So if subcutaneous emphysema and absent lung sounds don't require you to decompress, what signs should? A very thorough (and free!) review article from 2005 provided a list of the signs that trauma experts agree could warrant EMS attempting to decompress.

Just remember - hypoxia and hypotension!

(Keep in mind that you should be suspecting tension pneumothorax - don't needle the patient with bradypnea, pinpoint pupils, and track marks just because she's hypoxic with a decrease LOC.)

It's only helped in one case report.

4. Your needle may be too short (or your patient too big...)
So, another medic brought in a trauma patient, thrown from a motorcycle, with pain over the left chest, and absent lung sounds as well. The medic had already needled the chest with the standard 14g IV catheter, but reported that lung sounds were still absent.

Sounded like a no-brainer to me; if the patient hadn't already needed a chest tube before, now they most likely did (since a needle decompression can also cause a pneumothorax). But when the patient was rolled into the trauma bay, we found no pneumo on chest x-ray, ultrasound, or even CT. Heck, looking at the CT, we realized there was no way the stubby 14 g ever made it near the lung!

This is a very common experience - unless you have a special long catheter, you may not be able to reach the pleural space, especially in the standard "midclavicular, 2nd intercostal space" that we've been taught. Why? Because we're all getting bigger, and the catheters are not!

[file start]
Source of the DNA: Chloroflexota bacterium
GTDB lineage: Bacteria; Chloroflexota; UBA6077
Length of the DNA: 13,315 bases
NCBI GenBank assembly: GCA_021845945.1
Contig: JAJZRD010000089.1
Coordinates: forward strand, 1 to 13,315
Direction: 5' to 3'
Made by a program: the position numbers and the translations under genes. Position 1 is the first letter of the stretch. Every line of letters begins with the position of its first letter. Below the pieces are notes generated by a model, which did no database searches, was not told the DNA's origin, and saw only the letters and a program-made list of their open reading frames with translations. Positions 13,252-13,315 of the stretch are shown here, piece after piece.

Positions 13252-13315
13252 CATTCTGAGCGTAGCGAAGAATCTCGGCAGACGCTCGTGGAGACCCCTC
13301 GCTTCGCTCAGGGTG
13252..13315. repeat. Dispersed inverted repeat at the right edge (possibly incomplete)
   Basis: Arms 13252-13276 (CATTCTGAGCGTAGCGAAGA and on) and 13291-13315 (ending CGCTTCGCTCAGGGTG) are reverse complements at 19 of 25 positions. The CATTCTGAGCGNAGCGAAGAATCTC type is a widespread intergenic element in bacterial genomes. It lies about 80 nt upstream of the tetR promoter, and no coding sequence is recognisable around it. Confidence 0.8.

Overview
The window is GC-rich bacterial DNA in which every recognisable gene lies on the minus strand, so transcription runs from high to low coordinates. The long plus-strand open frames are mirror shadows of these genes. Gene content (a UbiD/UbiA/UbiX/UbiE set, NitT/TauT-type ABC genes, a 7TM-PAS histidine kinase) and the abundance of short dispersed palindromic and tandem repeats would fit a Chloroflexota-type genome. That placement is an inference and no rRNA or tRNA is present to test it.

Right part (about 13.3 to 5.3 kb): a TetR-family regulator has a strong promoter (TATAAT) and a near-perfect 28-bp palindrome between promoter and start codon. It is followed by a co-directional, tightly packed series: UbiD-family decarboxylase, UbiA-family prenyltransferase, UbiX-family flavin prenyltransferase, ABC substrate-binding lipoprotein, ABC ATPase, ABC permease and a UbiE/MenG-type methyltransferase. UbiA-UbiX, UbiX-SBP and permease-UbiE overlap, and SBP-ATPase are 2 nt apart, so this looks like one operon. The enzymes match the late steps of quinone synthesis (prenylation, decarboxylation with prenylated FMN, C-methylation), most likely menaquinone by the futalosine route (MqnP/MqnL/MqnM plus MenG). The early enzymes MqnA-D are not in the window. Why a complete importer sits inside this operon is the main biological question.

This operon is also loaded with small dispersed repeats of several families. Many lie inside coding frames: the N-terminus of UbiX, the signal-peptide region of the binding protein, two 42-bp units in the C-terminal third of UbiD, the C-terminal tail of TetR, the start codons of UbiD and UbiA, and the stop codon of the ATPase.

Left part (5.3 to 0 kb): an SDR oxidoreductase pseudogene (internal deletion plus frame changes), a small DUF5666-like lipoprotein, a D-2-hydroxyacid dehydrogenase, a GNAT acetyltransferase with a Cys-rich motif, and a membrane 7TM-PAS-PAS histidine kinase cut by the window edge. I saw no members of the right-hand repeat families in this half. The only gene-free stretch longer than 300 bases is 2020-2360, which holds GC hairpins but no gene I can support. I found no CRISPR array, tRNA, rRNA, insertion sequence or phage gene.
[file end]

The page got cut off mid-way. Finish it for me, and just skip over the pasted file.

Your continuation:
A standard 14g iv catheter; 2" or 5 cm,

Seems big at first, but take a look at where we're trying to put this needle:

People can be thick, both in the 2nd ICS anteriorly (left),
as well as the 5th ICS laterally (right)
(Adapted from Schroeder et al)
That can be a lot of skin, fat and muscle to get through! A standard 5 cm catheter may reach the pleura in most Japanese patients, and some Turkish patients, but only in a minority of Americans.

One option is to place the needle at the 5th ICS, along the anterior axillary line, since there is generally less muscle and fat there than at the traditional 2nd ICS. One study, done in Los Angeles, found that a standard 5 cm (2 inch) needle placed at the 2nd ICS would be too short in 42% of patients, but only in 15% at the 5th ICS.

So, a lateral placement might help, but so might more needle. They make a longer 14 g iv catheter just for decompressing, extra long at 3.25 inches, or 8 cm. Of course, what's the downside of having an extra-long needle shoved into the left side of the chest?

"With a PTX, is the blood supposed to shoot out?"
The Bottom Line
A pneumothorax happens relatively often in severe trauma, but these do not require any specific prehospital treatment. A tension PTX, on the other hand, is rare, difficult to diagnose in the field, and there are some obstacles to treating it appropriately.

You're looking for a patient with not just absent lung sounds, but persistent hypoxia, and worsening hypotension. And when you place the catheter, you have to make sure it's actually reaching the pleura - but not too far in!